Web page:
To give you the best user experience, our site would like to use cookies to store and access anonymous information through your browser.Close
For more details, view our privacy policy. Continued use of this site indicates you have accepted our policy.

This notice will appear the first time you visit the site on any computer

Press releases


27th May 2010

The UK is not only facing a record budget deficit of 156 billion but the impact of a soaring 'sleep debt' of 29 billion hours - which has doubled since 2008 - according to a study released today.

The Travelodge 'Sleep Index', based on the sleep patterns of 6,000 adults, revealed the average Briton is getting just six hours and twenty one minutes sleep per night - well below the recommended sleep quota of eight hours. The research highlighted that on average adults are getting 51 minutes less sleep than in 2008, when the national 'sleep debt' stood at 14 billion hours.

The current sleep shortfall is estimated to be costing employers around 1 billion per year, as 8 million sick days are taken as result of a bad nights sleep compared to 3.4 million sick days in 2008.

More than half of those surveyed (56 per cent said) they feel like they have a bad hangover when they have not had enough sleep and (45 per cent) said it takes them a couple of days to recover.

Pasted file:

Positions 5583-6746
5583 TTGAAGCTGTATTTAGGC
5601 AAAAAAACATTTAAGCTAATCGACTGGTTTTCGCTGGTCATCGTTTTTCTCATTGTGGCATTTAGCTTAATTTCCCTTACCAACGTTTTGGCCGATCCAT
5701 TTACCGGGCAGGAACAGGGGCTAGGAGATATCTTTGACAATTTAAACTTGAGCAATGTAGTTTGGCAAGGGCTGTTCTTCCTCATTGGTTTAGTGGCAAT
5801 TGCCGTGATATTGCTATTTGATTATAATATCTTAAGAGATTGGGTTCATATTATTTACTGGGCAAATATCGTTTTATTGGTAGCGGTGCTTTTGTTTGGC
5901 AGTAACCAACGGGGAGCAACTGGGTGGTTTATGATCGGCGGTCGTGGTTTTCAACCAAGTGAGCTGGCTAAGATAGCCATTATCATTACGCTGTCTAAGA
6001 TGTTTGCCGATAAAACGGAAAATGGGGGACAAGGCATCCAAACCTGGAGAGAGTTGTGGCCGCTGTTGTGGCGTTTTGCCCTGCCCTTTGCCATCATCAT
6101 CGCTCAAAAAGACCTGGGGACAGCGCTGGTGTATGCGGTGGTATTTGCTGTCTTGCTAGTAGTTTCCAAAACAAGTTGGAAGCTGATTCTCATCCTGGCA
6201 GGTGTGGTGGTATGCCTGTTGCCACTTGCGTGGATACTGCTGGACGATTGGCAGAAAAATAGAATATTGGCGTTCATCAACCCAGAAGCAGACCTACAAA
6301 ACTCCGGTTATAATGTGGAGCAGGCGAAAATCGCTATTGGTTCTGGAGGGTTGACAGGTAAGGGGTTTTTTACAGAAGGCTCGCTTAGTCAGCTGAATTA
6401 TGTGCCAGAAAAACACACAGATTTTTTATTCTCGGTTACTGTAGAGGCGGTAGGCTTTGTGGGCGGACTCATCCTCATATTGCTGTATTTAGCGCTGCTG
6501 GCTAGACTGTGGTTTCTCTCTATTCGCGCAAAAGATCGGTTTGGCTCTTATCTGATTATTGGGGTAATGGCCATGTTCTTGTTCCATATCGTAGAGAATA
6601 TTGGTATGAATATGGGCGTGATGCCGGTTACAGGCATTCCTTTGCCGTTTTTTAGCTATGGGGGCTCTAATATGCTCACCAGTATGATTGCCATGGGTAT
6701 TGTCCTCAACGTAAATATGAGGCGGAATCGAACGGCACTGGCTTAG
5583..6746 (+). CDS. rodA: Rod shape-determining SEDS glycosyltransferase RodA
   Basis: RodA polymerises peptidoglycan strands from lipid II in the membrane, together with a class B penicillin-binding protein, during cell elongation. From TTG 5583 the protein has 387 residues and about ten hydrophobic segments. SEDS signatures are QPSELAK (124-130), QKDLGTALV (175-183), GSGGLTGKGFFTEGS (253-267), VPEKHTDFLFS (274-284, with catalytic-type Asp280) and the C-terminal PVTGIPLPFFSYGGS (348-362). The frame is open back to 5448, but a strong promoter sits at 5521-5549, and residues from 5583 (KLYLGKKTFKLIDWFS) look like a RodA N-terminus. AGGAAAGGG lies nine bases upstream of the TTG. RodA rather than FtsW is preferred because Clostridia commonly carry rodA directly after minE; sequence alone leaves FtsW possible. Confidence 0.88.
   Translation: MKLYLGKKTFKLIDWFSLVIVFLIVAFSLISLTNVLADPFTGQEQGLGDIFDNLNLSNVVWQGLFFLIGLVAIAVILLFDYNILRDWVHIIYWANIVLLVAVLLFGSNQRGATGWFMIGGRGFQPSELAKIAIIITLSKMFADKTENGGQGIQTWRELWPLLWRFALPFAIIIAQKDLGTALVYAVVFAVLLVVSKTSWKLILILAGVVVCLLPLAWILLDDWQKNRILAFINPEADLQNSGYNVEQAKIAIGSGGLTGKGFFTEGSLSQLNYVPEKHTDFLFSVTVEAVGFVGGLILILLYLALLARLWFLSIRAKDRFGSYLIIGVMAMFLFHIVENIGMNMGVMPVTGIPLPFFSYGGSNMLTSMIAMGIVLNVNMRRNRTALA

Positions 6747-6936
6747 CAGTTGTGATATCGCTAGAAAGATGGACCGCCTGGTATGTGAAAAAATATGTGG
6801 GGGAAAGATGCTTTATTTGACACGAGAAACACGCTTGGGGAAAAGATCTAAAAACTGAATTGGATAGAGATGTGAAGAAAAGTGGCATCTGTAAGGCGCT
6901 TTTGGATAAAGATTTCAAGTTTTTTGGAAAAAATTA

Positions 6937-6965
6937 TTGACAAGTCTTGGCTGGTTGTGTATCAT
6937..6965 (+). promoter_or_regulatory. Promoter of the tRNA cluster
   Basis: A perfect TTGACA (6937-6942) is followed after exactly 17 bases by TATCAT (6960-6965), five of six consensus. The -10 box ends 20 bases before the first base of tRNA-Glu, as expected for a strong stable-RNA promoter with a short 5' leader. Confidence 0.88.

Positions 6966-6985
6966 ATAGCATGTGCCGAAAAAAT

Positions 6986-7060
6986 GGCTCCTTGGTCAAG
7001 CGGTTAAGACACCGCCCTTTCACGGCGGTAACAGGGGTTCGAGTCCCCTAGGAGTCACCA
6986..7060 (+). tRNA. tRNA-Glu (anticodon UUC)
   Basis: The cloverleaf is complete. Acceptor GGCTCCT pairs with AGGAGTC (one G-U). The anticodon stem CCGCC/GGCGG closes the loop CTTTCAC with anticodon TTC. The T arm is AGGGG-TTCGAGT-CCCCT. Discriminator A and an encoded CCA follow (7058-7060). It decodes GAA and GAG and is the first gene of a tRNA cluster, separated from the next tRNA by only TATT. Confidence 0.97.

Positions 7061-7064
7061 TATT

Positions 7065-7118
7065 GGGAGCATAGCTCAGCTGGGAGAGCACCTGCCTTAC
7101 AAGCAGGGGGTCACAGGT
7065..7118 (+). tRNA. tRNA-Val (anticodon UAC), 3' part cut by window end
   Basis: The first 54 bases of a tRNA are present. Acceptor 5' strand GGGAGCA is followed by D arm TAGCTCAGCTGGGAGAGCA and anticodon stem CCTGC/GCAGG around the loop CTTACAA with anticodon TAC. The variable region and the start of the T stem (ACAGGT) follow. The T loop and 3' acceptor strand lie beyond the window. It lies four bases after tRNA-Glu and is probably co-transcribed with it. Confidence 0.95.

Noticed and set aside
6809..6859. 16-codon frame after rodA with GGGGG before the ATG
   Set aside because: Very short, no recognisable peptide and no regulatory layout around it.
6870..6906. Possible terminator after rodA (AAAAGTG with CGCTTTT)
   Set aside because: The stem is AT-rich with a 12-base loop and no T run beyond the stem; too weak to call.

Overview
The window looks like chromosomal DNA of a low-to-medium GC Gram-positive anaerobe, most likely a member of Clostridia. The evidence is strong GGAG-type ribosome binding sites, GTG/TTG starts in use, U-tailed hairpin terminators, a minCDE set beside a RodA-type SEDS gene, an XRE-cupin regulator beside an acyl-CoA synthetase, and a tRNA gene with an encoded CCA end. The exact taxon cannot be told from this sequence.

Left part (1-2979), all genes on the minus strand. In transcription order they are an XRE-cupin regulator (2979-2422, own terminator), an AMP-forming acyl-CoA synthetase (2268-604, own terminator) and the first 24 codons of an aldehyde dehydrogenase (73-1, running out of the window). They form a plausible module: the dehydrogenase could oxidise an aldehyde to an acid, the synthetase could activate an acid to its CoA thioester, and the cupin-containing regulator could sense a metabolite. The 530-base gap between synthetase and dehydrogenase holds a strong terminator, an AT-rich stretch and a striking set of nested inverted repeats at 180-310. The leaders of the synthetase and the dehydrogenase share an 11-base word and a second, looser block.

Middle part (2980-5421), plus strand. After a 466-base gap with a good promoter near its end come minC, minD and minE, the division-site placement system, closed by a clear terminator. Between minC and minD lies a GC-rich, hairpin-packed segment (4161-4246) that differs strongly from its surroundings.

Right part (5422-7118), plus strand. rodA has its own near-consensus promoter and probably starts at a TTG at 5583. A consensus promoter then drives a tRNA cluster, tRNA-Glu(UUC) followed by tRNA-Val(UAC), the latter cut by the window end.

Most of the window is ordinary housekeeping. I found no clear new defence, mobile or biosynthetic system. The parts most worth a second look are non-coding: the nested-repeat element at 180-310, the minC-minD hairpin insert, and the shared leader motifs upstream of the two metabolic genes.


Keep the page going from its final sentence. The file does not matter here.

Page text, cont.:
The Travelodge Sleep Index also revealed:
- Fifty four per cent of adults blame a lack of sleep for their inability to concentrate at work
- Nearly half (47 per cent) of respondents admitted to taking longer to complete tasks at work
- A third of those surveyed said they find it difficult to concentrate driving to and from work when they have not had enough sleep
- Seven out 10 adults admitted they are a 'horrible person' to be around when they have not had enough sleep and difficult to work with

The desire to catch up on much-needed sleep is so great that a quarter of adults admitted to taking a sneaky catnap at work, with 16 per cent dozing at their desk and 10 per cent even retreating to the toilets for forty winks.

According to the study, the top three causes of sleep deprivation are money worries (38 per cent), workrelated stress (25 per cent) and noisy family members or neighbours (23 per cent.)

Stevie Williams, from the Edinburgh Sleep Centre, said "This research highlights that sleep deprivation is certainly a growing problem in the UK. It's worrying to see that the sleep debt and the number of sick days taken off due to sleep restriction has doubled in two years. Although we are coming out of the recession Brits are still worried about money and work issues, which is fuelling this sleep disorder.